Dan Richardson column: CORE legislation finishes the work
If I reported that our regional community had collaborated to resolve an incredibly difficult and thorny issue at the federal level, and that we did it with bipartisan support, would you believe me? Your skepticism would be understandable, but in the case of protecting the Thompson Divide, the story is true, albeit with another chapter remaining.
Rarely does one issue unify a community like the effort to protect Thompson Divide over the last decade. Ranchers, conservationists, sportsmen, recreationists, elected officials, local business leaders and others were not only in agreement on the need to protect this land, but they worked tirelessly to make it happen — together.
My sense is that the common sentiment shared by this diverse group was that Thompson Divide, for a multitude of different reasons, was and remains simply too precious to fail. That the risk of degradation to land that feeds and nourishes us in more ways than one, when weighed against high impact activities, is just too high to accept.
That is why, a decade ago, local governments, backed by a diverse and empowered coalition, including Carbondale, Glenwood Springs, Garfield County, Pitkin County and Gunnison County, began asking our legislators in Congress “to explore legislative initiatives and other opportunities to protect these special areas from energy development in a manner that respects existing rights of leaseholders.”
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Over the years, Sen. Michael Bennet answered these requests by introducing the Thompson Divide Withdrawal and Protection Act, first in 2013 and again in 2017. Divisions in Congress kept those bills from passing. Meanwhile, local residents continued to work together, offering to buy back leases in the Divide and working to expose errors that BLM had made when the agency originally sold oil and gas leases in the Thompson Divide.
In 2015, the U.S. Forest Service also answered our calls and closed most of the Divide to future leasing — but only for a couple of decades. Then, in 2016, after acknowledging the errors in the original sale of the leases, the Bureau of Land Management cancelled 25 improperly issued leases there.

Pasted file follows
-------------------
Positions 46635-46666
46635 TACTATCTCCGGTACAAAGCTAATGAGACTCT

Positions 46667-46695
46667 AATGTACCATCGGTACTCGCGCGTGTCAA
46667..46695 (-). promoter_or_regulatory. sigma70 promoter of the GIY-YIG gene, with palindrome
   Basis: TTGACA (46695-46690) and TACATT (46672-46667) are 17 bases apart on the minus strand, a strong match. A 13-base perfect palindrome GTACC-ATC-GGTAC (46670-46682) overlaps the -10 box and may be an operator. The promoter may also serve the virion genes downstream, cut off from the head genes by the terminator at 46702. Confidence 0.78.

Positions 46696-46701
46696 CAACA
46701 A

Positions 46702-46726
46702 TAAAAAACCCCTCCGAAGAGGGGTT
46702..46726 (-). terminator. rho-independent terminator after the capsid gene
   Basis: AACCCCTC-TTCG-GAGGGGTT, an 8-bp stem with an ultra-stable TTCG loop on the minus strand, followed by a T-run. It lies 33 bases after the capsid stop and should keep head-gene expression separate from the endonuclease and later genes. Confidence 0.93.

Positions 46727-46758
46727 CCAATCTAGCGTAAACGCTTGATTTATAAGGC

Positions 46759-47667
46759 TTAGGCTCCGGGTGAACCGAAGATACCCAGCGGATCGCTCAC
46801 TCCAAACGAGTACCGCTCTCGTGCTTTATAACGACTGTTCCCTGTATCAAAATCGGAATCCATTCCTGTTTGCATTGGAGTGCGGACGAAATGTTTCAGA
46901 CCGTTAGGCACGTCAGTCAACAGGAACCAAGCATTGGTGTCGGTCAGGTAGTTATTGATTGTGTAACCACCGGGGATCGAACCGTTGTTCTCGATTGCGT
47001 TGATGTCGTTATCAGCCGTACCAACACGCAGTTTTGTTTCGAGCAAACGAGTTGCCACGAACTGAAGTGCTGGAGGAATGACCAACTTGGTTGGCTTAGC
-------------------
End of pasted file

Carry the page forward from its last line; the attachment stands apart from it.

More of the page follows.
Through so many years and so many different battles, permanent protection of the Thompson Divide has been the ultimate goal. Recently, along with U.S. Rep. Joe Neguse, Sen. Bennet once again answered our requests with legislation that would permanently protect the Divide from new leasing.
This legislation, which has been introduced in both houses of Congress, is called the Colorado Outdoor Recreation and Economy (CORE) Act, and it may be the best chance we have yet had to protect the Divide from future leasing — permanently.
Some are content with the current 20-year fix, but I would argue that it unfairly misleads an industry that could otherwise be investing elsewhere or in different technologies. I believe what is embedded in this advocacy message is a commitment to leave the natural resources in the ground for future generations, until at the very least they can be extracted without disturbing the land above. Without permanent protection of the land, we are destined to bequeath to those generations depleted resources, antiquated energy infrastructure and only a degraded environment to show for it.
The CORE Act would protect the Divide from industrialization and it would do it in a way that protects the few valid existing rights that remain in the area. This is a well-conceived response to our consistent requests over the years. The bill is the culmination of years of work by a diverse and broad coalition of citizens and local elected officials. It has my support and it deserves yours as well.
If you agree, please make you voice be heard.
Dan Richardson is mayor of Carbondale who has been involved in the Thompson Divide issue for several years.
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